New York Mets
Sandy Alderson did not come out and say it. But the GM left the strong impression Chris Capuano's 2011 production had priced the southpaw out of the amount of money the Mets intend to pay for that role in 2012.
Capuano, coming off his second Tommy John surgery, had a base salary of $1.5 million in his inaugural season as a Met. But he ended up earning $3.925 million with incentives. And now he could command a multi-year deal with a significant base salary because he has reestablished himself following the elbow procedure.
Asked if Capuano was a goner, Alderson said: “I wouldn’t say definitely. But I know one thing that we have to be aware of here is that we sign a player for one year here under the right circumstances that we not get too carried away with the relationship going forward. There’s sort of a history here of signing a guy for a year, he does pretty well, sign him for a couple of years or what have you and things don’t go as well. That’s not with respect to Chris necessarily, but as a general rule we will take a look at these things from the perspective of today as opposed to the perspective of a year ago.”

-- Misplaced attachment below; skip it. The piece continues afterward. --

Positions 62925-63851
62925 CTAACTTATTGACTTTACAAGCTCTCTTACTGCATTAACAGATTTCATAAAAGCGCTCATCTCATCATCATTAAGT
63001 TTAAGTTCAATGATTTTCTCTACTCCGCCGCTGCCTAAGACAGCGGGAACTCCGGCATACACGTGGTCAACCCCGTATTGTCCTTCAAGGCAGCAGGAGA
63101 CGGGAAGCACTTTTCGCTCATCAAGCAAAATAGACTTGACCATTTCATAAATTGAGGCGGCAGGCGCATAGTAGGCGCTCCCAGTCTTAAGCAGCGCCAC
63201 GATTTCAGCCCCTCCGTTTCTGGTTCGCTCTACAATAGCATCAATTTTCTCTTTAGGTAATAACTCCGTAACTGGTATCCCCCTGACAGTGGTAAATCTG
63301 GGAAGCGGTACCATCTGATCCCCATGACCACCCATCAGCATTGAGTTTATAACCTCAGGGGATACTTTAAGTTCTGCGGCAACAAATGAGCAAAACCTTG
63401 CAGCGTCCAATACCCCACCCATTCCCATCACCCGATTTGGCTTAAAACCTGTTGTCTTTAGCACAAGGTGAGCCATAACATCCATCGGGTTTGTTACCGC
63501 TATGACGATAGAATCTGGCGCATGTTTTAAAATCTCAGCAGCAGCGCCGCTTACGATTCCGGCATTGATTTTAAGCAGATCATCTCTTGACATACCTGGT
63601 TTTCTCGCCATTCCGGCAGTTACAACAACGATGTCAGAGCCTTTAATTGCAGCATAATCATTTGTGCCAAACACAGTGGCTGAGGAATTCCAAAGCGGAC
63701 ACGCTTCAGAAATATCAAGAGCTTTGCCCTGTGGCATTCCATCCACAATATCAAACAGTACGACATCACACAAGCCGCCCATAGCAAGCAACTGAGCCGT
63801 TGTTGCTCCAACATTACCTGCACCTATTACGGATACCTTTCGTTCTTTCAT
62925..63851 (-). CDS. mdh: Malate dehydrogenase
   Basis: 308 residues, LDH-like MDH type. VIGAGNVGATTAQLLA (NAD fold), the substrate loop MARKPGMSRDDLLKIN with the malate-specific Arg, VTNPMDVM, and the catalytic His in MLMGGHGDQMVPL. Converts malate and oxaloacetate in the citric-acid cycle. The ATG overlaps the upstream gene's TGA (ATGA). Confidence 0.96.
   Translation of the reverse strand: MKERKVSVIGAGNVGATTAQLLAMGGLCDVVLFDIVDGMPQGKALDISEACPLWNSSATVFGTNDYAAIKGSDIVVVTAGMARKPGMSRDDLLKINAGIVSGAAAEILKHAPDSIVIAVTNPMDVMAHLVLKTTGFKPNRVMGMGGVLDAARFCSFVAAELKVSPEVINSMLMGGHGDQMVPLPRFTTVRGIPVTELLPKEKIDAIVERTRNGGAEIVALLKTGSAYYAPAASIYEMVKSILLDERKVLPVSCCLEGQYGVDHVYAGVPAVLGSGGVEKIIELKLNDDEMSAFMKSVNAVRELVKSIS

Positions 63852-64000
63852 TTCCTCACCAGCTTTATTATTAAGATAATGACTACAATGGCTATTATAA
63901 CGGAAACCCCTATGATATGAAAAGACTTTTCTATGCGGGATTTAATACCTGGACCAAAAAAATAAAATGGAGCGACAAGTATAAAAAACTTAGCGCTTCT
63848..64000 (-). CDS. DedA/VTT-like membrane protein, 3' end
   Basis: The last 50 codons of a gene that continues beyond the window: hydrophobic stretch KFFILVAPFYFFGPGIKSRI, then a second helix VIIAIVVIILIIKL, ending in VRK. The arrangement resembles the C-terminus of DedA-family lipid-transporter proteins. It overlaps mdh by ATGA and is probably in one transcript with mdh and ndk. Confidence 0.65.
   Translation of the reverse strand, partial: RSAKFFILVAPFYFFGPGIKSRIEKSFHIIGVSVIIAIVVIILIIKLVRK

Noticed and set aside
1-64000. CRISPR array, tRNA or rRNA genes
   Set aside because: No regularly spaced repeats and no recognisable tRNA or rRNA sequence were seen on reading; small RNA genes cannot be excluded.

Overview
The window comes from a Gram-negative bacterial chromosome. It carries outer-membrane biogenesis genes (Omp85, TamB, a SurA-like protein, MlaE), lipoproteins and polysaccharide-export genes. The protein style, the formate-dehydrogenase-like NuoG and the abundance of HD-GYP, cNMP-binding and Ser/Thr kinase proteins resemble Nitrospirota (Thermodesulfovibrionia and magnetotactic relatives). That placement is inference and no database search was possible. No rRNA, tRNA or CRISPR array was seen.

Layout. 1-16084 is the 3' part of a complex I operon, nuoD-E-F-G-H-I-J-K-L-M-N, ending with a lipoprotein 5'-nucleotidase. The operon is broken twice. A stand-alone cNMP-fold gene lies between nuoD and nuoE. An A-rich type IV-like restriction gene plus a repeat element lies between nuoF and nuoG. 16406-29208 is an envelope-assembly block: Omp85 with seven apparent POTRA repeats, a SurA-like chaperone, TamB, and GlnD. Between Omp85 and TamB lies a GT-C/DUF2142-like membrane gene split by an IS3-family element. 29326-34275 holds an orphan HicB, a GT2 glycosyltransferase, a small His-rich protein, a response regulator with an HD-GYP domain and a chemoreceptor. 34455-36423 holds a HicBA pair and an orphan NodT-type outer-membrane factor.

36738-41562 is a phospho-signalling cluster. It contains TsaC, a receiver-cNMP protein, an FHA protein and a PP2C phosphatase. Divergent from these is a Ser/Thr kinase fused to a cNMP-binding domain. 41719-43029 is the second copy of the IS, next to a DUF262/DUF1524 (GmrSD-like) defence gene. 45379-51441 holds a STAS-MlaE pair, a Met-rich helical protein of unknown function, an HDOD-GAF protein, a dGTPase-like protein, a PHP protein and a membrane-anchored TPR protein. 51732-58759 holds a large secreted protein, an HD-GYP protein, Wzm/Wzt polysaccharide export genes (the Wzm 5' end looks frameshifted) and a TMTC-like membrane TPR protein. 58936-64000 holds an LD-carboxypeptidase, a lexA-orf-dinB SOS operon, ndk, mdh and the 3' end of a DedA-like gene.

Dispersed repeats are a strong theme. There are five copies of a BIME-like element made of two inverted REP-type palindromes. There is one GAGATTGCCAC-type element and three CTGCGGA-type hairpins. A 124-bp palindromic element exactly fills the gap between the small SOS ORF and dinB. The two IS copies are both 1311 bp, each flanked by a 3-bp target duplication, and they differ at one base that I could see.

The Mets need to sign rotation depth who can compete with Dillon Gee and otherwise be assigned to the bullpen or Triple-A Buffalo.